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Utmost Good Faith in English Law

Hu, Jicheng (2009)
Department of Law
Abstract
Since 1906, the principle of utmost good faith has been codified into the Marine Insurance Act 1906(MIA 1906) throughout the decision of Carter v. Boehm (1766) 3 Burr. 1905. case. According to Section 17, ''the insurance is uberrimae fidei''. It follows the principle of utmost good faith is the fundamental basis of the marine insurance contract. ''If the utmost good faith be not observed by either party'', the contract will be vitiated for such a breach. MIA 1906, Section 17. It goes further in Sections 18 and 20 that both parties must observe the duties of disclosure and representation before the conclusion of the contract. Section 19 sets out the rule relating to the duty of the agents. Section 21 provides a precise view on the time in... (More)
Since 1906, the principle of utmost good faith has been codified into the Marine Insurance Act 1906(MIA 1906) throughout the decision of Carter v. Boehm (1766) 3 Burr. 1905. case. According to Section 17, ''the insurance is uberrimae fidei''. It follows the principle of utmost good faith is the fundamental basis of the marine insurance contract. ''If the utmost good faith be not observed by either party'', the contract will be vitiated for such a breach. MIA 1906, Section 17. It goes further in Sections 18 and 20 that both parties must observe the duties of disclosure and representation before the conclusion of the contract. Section 19 sets out the rule relating to the duty of the agents. Section 21 provides a precise view on the time in which ''the contract is deemed to be concluded''. Ibid, Section 21. In English contract law, there is no general statutory provision relating to duties of utmost good faith and disclosure. See Chitty, J., &amp&semic Guest, A. G, Chitty on contracts (25th ed.), London: Sweet &amp&semic Maxwell, 1983, pg 33. The principle of utmost good faith in insurance law is placed to be a unique and unpredictable position. However, a close look at the MIA 1906 and the legal practice in relation to the principle of utmost good faith today, reveals many problems that challenge the full establishment of marine insurance law. This thesis evaluates the position of the principle of utmost good faith in the perspective of the English law. The following questions are examined: What is the duty of utmost good faith, its substances and features? What are the academic and practical arguments for the disclosure and representation? What improvements and practical issues in respect of utmost good faith does MIA 1906 entitle? What measurements should be imposed for the future progress? In order to answer these questions, this thesis focuses mainly on three dimensions. Firstly, it provides a general overview of the principle of utmost good faith in English law perspective. Next, it describes the substances of the principle and gives a brief evaluation to each subject. Finally, after analysing the position of the duty of utmost good faith, it draws some comments and recommendations as the conclusion. (Less)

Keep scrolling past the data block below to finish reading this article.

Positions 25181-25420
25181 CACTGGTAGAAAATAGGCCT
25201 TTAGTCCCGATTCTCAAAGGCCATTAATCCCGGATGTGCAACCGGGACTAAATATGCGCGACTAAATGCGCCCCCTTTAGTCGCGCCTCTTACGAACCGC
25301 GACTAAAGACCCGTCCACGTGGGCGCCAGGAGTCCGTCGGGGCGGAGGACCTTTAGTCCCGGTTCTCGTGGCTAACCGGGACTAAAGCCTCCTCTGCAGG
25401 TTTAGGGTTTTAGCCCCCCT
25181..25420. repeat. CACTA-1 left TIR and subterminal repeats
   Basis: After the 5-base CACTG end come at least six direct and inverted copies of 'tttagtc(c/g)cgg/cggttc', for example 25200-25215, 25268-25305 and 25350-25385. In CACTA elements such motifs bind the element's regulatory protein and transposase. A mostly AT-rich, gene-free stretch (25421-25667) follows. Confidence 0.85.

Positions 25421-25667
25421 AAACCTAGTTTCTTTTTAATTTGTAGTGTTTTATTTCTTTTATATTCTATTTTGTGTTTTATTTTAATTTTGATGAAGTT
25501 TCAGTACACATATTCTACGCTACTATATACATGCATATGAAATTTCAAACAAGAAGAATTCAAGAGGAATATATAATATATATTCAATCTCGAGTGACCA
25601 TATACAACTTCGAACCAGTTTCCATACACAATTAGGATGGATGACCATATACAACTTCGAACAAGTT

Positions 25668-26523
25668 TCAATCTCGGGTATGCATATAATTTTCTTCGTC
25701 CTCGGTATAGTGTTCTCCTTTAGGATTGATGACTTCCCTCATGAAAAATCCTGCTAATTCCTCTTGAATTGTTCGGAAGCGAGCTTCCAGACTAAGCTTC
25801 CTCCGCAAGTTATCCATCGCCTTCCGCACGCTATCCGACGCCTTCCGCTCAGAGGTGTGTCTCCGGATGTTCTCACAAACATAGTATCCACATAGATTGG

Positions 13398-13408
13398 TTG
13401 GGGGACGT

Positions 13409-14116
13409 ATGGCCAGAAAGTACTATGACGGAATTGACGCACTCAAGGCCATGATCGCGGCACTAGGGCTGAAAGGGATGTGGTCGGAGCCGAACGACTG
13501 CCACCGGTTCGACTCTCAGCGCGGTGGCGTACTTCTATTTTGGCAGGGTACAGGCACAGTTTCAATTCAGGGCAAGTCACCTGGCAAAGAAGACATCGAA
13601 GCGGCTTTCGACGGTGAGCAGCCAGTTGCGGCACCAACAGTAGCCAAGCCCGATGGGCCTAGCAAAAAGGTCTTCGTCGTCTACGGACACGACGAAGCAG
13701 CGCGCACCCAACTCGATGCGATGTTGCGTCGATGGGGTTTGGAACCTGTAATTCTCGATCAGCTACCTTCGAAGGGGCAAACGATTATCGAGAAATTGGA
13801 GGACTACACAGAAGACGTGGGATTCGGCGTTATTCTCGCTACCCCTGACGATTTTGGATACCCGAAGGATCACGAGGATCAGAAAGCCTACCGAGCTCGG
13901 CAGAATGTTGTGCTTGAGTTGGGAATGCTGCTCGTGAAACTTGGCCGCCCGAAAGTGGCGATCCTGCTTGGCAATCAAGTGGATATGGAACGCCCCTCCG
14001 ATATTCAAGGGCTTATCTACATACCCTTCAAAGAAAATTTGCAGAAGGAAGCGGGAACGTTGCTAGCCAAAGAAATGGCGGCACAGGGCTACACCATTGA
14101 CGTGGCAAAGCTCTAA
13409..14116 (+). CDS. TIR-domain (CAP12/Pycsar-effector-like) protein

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author
Hu, Jicheng
supervisor
organization
year
type
H2 - Master's Degree (Two Years)
subject
keywords
Maritime Law
language
English
id
1555427
date added to LUP
2010-03-08 15:23:42
date last changed
2010-03-08 15:23:42
@misc{1555427,
  abstract     = {Since 1906, the principle of utmost good faith has been codified into the Marine Insurance Act 1906(MIA 1906) throughout the decision of Carter v. Boehm (1766) 3 Burr. 1905. case. According to Section 17, ''the insurance is uberrimae fidei''. It follows the principle of utmost good faith is the fundamental basis of the marine insurance contract. ''If the utmost good faith be not observed by either party'', the contract will be vitiated for such a breach. MIA 1906, Section 17. It goes further in Sections 18 and 20 that both parties must observe the duties of disclosure and representation before the conclusion of the contract. Section 19 sets out the rule relating to the duty of the agents. Section 21 provides a precise view on the time in which ''the contract is deemed to be concluded''. Ibid, Section 21. In English contract law, there is no general statutory provision relating to duties of utmost good faith and disclosure. See Chitty, J., &amp&semic Guest, A. G, Chitty on contracts (25th ed.), London: Sweet &amp&semic Maxwell, 1983, pg 33. The principle of utmost good faith in insurance law is placed to be a unique and unpredictable position. However, a close look at the MIA 1906 and the legal practice in relation to the principle of utmost good faith today, reveals many problems that challenge the full establishment of marine insurance law. This thesis evaluates the position of the principle of utmost good faith in the perspective of the English law. The following questions are examined: What is the duty of utmost good faith, its substances and features? What are the academic and practical arguments for the disclosure and representation? What improvements and practical issues in respect of utmost good faith does MIA 1906 entitle? What measurements should be imposed for the future progress? In order to answer these questions, this thesis focuses mainly on three dimensions. Firstly, it provides a general overview of the principle of utmost good faith in English law perspective. Next, it describes the substances of the principle and gives a brief evaluation to each subject. Finally, after analysing the position of the duty of utmost good faith, it draws some comments and recommendations as the conclusion.},
  author       = {Hu, Jicheng},
  keyword      = {Maritime Law},
  language     = {eng},
  note         = {Student Paper},
  title        = {Utmost Good Faith in English Law},
  year         = {2009},
}